Badminton and Water Skiing were Demonstration Sports.
Croatian athletes in Munich - 54
Athletics (5) - Josip Alebić, Luciano Sušanj, Srećko Štiglić, Radojka Franzzoti, Đurđa Fočić
Cycling (2) - Eugen Pleško, Cvjetko Bilić
Boxing (1) - Mate Parlov
Weightlifting (1) - Leopold Herenčić
Gymnastics (4) - Erna Hawelka, Nevenka Puškarević, Olga Bumbić, Ivan Hmjelovac
Wrestling (4) - Josip Čorak, Milan Nenadić, Karlo Čović, Slavko Koletić
Sailing (3) - Minski Fabris, Antun Grego, Simo Nikolić
Kayak/Canoe (3) - Dubravko Matković, Ivan Ohmut, Miloš Kralj
Basketball (5) - Krešimir Ćosić, Vinko Jelovac, Nikola Plećaš, Damir Šolman, Ratomir Tvrdić
Swimming (2) - Giansandro Rudan, Zdenka Gašparac
Handball (7) - Hrvoje Horvat, Zdravko Miljak, Miroslav Pribanić, Dobrivoje Selec, Albin Vidović, Zdenko Zorko, Đorđe Lavrnić
Water Polo (5) - Duško Antunović, Siniša Belamarić, Ozren Bonačić, Ronald Lopatny, Karlo Stipanić
Rowing (12) - Duško Mrduljaš, Nikola Mardešić, Marko Mandić, Ivo Despot, Zdravko Gracin, Mladen Ninić, Roman Bajlo, Zdravko Huljev, Stevo Macura, Janez Grbelja, Josip Bajlo, Jadran Radovčić
Gold - Mate Parlov (Boxing, -81 kg)
Gold - Miroslav Pribanić, Hrvoje Horvat, Zdravko Miljak, Dobrivoje Selec, Zdenko Zorko, Albin Vidović, Đorđe Lavrnić (National Olympic Handball Team)
Silver - Josip Čorak (Wrestling, Greco-Roman, -90 kg)
Bronze - Milan Nenadić (Wrestling, Greco-Roman, -80 kg)
The XII Olympic Winter Games were held from February 4 to 15, 1976 in Innsbruck, Austria.
The International Olympic Committee had a lot of difficulties organizing these Olympics because the first selected host city Denver (USA) had to cancel the organization due to the inability to realize the financial plan and opposition of the citizens at a referendum. The next candidate was Canadian Whistler, but they also encountered difficulties and cancelled the organization after the election of the new government. The IOC then asked the city of Innsbruck, which already had a ready infrastructure because it had organized the Winter Olympics in 1964, to jump in and host - after only 12 years - the Olympics.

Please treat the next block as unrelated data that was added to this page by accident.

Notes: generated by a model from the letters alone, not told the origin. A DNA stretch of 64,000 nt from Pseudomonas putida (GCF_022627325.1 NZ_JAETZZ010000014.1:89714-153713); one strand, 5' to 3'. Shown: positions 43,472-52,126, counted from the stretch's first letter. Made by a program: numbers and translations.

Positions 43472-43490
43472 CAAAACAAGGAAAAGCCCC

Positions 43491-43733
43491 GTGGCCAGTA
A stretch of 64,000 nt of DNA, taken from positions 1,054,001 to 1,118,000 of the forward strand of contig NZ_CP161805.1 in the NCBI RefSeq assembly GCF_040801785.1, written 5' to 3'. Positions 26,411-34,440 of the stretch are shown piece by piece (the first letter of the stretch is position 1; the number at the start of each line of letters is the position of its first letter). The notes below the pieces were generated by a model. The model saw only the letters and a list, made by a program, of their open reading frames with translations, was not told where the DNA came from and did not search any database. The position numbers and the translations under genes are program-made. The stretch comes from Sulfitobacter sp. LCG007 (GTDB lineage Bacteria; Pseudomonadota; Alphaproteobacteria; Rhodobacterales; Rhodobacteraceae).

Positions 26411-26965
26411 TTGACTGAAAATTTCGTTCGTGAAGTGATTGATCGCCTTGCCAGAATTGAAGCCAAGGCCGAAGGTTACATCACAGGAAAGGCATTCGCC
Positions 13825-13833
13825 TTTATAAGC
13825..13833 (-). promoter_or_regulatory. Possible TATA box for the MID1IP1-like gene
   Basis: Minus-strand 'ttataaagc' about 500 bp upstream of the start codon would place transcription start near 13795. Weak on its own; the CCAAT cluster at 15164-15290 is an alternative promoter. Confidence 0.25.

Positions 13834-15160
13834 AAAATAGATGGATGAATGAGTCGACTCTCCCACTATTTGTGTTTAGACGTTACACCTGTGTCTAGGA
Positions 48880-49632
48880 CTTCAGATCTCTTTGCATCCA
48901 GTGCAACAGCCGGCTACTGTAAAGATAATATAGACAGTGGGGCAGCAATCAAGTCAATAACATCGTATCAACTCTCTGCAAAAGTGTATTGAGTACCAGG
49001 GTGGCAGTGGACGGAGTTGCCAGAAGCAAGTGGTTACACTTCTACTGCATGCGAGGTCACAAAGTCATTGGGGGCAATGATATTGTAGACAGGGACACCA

A second cauldron for the Olympic Flame was built to represent the 1976 Olympics and it was lit together with the cauldron from the 1964 Olympics.
There were 1,123 athletes from 37 countries competing in 10 sports disciplines.
The program of the Games included Figure Skating for pairs.
Ice dance made its Olympic debut at the Innsbruck Olympics.
Sports technology, in the guise of innovative perforated skis, sleek hooded suits and streamlined helmets appeared in Alpine Skiing, Speed Skating and Ski Jumping, making headlines in Innsbruck.
Croatian athletes in Innsbruck - 1
Ice Hockey (1) - Miroslav Gojanović
The XIII Olympic Winter Games were held from February 13 to 24. 1980 in Lake Placid, USA.
The second candidate, Vancouver, withdrew his candidacy just before the final vote. It was the second time that Lake Placid hosted Winter Olympics because it also hosted Winter Olympics in 1932.
There were 1,072 athletes from 37 countries competing in 10 sports disciplines.
The Games also brought one technological novelty: for the first time, artificial snow was used for competition on ski courses.
Croatian athletes in Lake Placid - 1